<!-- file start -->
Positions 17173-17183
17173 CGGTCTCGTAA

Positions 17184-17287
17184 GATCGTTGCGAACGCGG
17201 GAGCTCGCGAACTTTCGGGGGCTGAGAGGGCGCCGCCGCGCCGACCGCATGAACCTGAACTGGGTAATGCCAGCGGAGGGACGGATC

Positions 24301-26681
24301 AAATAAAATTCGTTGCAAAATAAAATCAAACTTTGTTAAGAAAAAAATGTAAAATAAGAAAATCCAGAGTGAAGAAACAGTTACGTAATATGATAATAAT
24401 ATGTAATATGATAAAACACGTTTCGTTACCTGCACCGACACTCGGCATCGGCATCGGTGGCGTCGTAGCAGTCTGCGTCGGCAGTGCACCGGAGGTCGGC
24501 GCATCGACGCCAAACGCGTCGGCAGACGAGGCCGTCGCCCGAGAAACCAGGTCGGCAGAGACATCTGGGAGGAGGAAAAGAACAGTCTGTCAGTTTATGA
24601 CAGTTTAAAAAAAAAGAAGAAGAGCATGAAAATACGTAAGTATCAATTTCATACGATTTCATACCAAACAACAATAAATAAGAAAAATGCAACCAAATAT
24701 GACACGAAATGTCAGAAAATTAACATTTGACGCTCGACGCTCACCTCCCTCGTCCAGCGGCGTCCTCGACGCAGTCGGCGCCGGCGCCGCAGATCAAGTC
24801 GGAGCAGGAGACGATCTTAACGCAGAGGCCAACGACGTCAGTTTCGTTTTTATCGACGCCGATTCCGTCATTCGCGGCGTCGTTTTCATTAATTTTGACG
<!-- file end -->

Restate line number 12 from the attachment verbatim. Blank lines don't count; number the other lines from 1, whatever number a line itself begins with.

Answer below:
24801 GGAGCAGGAGACGATCTTAACGCAGAGGCCAACGACGTCAGTTTCGTTTTTATCGACGCCGATTCCGTCATTCGCGGCGTCGTTTTCATTAATTTTGACG